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Why do we bother?

So the war of the island airlines has commenced. Domination of the northern skies is in full "flight". Both companies are going into great detail of their commitment to their "loyal" customer base. Thick and thin we'll stand by our favourite airlines....

Here's my experience over the last 24 hours. It's been similar to supporting the SPL football team: frustrating and left me contemplating the meaning of life and why we bother.

Arrived at Aberdeen Airport taking full advantage of the airline's 30 minutes before departure check=in policy (which I highly recommend if you value your time outside an airport), checked in, breezed through security and confidently sauntered over the walkway to gate 10 where they store us islanders away from jet-setters, MPs and Europe's business elite.

Arrived at gate 10 waiting area to find a great "big" jet - yes, jet - waiting for us at gate nine. With the two airlines' logos plastered all over the Embraer 170, and having followed the press releases of the airlines' intentions to service its loyal island customers, it dawned on me that this beast was actually our taxi home and not a mirage or simply blocking the view of our actual sky rat north.

Boarded give or take on time, skittered up the runway in what can only be classed as sheer luxury compared to the chicken run express that we're used to.

Quickly settled out at cruise speed, tilted back my seat and drifted off to sleep in relative silence versus the inferno of noise we normally endure where you'd honestly believe, with your eyes closed, that your legs are wrapped around the diesel engine grinding you through the air.

No sooner had we reached altitude we were descending towards Sumburgh. Dazed from my snooze I found myself squinting at my watch and tapping it thinking we've only been in the air 30 minutes. After having a look around the cabin and then getting told to straighten up my seat for landing I thought to myself ... what a service this it.

In hindsight, this is probably the most premature thing I've ever done, but it was good while it lasted!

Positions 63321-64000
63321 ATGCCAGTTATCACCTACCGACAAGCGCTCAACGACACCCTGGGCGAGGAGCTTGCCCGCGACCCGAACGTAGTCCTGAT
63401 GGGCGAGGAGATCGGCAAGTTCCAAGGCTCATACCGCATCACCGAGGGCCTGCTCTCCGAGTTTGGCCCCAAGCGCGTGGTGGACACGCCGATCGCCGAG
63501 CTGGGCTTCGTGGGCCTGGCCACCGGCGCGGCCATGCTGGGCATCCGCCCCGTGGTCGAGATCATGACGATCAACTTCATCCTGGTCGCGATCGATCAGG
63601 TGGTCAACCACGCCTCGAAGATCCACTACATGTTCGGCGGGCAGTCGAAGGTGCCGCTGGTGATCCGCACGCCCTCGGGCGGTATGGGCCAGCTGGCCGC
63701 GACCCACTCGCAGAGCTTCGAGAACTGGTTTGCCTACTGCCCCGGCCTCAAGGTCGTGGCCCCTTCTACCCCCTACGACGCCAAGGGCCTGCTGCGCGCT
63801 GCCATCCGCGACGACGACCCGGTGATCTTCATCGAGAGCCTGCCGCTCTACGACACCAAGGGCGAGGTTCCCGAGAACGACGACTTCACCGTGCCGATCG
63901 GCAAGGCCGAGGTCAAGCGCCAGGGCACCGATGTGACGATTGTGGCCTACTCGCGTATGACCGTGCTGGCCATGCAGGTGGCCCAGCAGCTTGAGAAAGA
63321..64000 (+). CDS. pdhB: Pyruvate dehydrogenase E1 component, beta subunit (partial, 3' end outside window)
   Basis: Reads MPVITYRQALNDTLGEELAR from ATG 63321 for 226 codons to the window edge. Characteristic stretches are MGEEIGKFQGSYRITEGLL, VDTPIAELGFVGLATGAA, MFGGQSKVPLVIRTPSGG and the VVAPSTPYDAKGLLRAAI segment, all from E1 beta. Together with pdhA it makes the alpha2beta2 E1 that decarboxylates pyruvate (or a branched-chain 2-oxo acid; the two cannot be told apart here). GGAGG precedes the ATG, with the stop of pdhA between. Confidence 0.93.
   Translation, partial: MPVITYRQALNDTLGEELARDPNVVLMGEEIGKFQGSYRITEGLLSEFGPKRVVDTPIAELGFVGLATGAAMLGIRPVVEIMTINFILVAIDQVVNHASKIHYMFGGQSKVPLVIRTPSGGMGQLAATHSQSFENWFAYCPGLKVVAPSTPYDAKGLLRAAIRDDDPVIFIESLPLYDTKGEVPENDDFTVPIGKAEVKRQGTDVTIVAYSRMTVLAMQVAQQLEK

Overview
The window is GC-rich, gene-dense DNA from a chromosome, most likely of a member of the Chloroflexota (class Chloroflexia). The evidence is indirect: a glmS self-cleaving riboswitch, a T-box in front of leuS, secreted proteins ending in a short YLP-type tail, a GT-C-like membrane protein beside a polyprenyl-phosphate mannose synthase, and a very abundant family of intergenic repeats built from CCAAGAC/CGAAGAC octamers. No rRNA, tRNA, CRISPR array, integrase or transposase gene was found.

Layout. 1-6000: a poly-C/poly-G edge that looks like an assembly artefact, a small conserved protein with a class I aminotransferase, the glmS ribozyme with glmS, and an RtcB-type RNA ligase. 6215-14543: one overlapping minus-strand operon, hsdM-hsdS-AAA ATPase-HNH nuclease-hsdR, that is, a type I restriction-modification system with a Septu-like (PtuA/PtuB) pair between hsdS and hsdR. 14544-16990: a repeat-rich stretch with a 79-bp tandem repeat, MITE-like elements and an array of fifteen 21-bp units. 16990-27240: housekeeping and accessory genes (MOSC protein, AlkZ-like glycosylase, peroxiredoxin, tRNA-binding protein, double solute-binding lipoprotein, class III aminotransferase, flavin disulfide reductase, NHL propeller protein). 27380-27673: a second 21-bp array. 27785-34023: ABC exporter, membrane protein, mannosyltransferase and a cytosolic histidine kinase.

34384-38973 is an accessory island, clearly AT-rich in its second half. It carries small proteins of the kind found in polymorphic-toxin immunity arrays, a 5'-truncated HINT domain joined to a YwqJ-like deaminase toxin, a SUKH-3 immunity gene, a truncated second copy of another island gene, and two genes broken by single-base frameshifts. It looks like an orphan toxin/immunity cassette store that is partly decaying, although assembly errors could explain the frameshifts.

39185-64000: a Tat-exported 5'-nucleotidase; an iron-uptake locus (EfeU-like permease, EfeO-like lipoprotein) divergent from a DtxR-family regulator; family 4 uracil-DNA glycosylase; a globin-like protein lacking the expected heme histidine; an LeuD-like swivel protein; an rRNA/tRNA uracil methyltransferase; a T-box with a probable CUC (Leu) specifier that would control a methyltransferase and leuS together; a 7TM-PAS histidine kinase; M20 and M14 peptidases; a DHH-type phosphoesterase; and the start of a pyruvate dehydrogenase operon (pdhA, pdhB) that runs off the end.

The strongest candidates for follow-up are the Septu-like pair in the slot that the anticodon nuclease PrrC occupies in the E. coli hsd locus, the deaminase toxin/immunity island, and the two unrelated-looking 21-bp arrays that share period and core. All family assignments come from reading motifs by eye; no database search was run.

A few minutes into the landing sequence, the pedal was back to the floor and I briefly thought I could hear some noise from the turbines. The captain came over the tannoy and announced that wind conditions had exceeded the airplane's limits and we would have to circle.

"Exceeded limits" I thought to myself; visions of an American-style hurricane was currently underway beneath me. The captain then came back on the tannoy and announced the winds were a constant 38kts, which prevented, by law, the airplane to land at Sumburgh.

38kts!!!! Force 8 - Shetland Beaufort Scale states - skippers of the ferry give thought to not sailing, while Shetlanders "consider it to be a good drying breeze and hang out their washing for the first time". Southern England utterly devastated.

We return to Aberdeen to find our competitors with their sky rats are casually continuing their flying programme, albeit slightly behind schedule but nonetheless slogging it out.

After sitting about at the luxurious gate 10 waiting area and hearing delayed BMI passengers being given food vouchers for an hour's delay, we were finally cancelled at quarter to two due to adverse weather. We were advised to exit departures and head to the Menzies desk to negotiate "options".

On arrival at Menzies we were given two choices:- 1) 1800 evening flight north. 2) 0650 morning flight the following day.

Looking at the forecast, poor visibility warnings and the thought of sitting about in ABZ for any longer, I decided 0650hrs on Tuesday. By the time I would have landed in Sumburgh and driven home it would of been eight or nine o'clock (not including further delays which actually happened).

After a delightful sleep in the city centre I arrived at ABZ again taking full advantage of the 30 minute check policy only to find the 06:50 had been cancelled due essential equipment being missing (the airplane).

No email, no text message, no prior warning. Just made to arrive and sit about. I'm no genius, but when you're missing an airplane it's fairly obvious no one is going anywhere.

As I sit in Joe's Coffee House finishing off my £5 breakfast voucher (which bought me a bacon roll with three quarters of a sausage [I had to pay for the other quarter]) I'm left contemplating life and why we islanders bother.

I'll Fly maybe.

Yours always,
Loyal arline customer Craig Johnson

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